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U.S. Navy Commander (retired) Virginia Eberharter was born in 1923 in Mill Run Pennsylvania. She is a 1941 graduate of Connellsville High School. She knew growing up that she wanted to help people. After graduating from high school in 1941, she entered nursing school in the fall and remembers “like yesterday” when Japan bombed Pear Harbor on December 7, 1941.

When she graduated in 1945, the last year of the war, the need for nurses was overwhelming. Soon she enlisted in the U.S. Navy. Her first assignment was at St. Albans Naval Hospital in Long Island, New York, where she saw war’s horrors up close and personal. The hospital’s specialty was treating burn victims, mostly sailors and Marines from the South Pacific. 

After serving her tour of duty, Virginia attended the University of Pennsylvania on the GI Bill and received a bachelor of science degree in public health in 1949. She stayed on to work at the university’s hospital, where some of the nation’s earliest heart catheterizations were performed.

In 1951, her services were again needed by the military. She was assigned to Camp LeJuene in North Carolina, where she cared for those wounded in the Korean War. She was nursing at the U.S. Naval Hospital in Portsmouth, Virginia, where she cared for those wounded in the Vietnam War. She saw men and women who were paralyzed. “We’d turn them over on stretchers every hour,” she said. “I thought how terrible to be so young and paralyzed.” It was in Portsmouth where she attained her highest rank of commander, a noteworthy achievement. Unlike in the 1960s, naval nurses’ ranks today go all the way to admiral.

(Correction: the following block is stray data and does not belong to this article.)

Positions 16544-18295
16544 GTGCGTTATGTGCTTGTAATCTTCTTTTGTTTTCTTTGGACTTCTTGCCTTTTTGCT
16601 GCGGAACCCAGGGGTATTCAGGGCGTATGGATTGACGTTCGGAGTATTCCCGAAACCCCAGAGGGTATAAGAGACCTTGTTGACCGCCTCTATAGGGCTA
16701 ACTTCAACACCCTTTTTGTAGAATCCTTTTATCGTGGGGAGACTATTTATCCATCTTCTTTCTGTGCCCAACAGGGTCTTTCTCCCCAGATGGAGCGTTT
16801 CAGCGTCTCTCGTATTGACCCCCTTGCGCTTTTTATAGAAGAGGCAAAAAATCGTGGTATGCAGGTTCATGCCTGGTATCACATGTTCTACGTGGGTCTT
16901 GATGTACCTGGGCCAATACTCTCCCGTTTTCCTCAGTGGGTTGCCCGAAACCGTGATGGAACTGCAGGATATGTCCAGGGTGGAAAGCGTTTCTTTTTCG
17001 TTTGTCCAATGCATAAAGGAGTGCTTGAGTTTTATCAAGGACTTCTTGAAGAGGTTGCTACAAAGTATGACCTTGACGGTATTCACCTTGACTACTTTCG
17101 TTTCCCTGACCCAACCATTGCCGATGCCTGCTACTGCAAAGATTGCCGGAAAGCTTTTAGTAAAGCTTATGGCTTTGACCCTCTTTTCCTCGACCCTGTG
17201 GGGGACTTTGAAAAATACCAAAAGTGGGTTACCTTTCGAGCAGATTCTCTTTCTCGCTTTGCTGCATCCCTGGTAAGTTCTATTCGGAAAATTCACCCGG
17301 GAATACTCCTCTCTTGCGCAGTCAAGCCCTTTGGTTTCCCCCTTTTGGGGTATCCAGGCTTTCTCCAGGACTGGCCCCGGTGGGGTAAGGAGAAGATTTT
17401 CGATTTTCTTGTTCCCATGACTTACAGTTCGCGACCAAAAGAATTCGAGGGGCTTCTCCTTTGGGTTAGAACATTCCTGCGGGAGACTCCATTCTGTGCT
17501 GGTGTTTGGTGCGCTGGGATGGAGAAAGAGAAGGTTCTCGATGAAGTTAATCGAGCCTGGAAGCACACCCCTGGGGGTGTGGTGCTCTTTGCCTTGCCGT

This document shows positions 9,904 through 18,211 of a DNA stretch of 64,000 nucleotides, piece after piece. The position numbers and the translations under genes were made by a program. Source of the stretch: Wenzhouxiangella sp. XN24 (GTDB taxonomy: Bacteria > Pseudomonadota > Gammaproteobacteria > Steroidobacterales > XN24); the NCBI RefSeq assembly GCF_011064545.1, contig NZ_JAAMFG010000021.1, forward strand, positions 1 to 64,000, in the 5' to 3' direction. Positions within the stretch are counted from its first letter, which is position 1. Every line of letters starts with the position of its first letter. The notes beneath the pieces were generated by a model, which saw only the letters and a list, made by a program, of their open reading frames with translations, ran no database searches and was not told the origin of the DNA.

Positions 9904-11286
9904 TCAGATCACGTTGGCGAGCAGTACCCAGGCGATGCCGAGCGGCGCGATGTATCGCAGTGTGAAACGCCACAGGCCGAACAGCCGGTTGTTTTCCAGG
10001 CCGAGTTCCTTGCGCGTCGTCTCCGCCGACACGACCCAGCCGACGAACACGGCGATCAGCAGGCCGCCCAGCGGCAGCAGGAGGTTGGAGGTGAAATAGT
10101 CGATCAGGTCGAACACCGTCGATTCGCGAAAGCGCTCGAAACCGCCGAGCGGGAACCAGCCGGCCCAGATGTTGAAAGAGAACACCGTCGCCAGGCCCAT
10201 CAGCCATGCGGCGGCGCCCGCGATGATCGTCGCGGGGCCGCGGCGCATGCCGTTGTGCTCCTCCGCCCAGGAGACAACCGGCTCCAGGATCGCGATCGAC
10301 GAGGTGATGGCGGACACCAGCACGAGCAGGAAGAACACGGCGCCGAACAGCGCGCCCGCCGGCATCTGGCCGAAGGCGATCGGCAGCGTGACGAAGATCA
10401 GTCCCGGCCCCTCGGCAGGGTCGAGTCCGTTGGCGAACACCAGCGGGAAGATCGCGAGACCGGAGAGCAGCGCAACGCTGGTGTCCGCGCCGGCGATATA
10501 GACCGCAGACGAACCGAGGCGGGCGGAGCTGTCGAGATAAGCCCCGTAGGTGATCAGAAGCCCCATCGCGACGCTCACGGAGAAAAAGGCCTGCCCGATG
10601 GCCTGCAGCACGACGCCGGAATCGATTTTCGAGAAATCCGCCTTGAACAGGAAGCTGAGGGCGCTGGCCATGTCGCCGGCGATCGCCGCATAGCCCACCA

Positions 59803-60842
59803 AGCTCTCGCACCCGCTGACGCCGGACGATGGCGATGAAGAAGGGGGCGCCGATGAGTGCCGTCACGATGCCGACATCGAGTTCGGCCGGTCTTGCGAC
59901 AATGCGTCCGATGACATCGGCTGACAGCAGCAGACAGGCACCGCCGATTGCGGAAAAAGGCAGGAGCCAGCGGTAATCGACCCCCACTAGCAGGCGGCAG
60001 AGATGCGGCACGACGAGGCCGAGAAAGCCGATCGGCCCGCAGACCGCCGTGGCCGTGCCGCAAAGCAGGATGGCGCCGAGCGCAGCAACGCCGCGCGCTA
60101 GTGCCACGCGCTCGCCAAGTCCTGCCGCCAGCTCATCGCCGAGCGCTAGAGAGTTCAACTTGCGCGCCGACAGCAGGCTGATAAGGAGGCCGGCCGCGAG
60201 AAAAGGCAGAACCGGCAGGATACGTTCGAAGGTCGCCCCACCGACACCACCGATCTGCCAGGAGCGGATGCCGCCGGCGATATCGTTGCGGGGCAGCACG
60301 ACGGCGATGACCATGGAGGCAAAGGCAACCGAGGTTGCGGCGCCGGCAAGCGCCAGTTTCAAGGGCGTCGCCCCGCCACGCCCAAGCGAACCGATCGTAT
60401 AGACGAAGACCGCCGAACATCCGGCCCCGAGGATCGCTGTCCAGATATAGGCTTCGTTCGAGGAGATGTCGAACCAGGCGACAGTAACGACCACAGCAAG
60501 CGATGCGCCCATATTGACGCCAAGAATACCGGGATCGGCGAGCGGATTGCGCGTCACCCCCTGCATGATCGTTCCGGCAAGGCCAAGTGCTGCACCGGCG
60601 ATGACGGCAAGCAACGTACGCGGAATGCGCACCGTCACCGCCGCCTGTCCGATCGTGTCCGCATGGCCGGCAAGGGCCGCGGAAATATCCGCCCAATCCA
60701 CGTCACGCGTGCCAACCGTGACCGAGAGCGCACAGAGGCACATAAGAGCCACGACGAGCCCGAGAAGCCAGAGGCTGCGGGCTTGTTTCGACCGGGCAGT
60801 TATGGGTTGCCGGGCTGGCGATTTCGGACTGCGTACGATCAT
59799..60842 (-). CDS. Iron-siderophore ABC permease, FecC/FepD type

From Portsmouth she was sent to Naples, Italy, serving as chief nurse at the U.S. Naval Hospital there. Virginia’s final military post was at the U.S. Naval Hospital in Annapolis, Maryland, working there until she retired in 1972. As a civilian she continued her service at the VA Hospital in Martinsburg, West Virginia. “It has been both an honor and a privilege to serve my country and to care for the finest men and women our nation has to offer,” she says. “They are the youngest and brightest that our country has to offer. They have given everything for our country. The least we could do when they are injured is to help them.” In 2011, Virginia was recognized by the U.S. Congress for her distinguished career as a Naval Corps Nurse.

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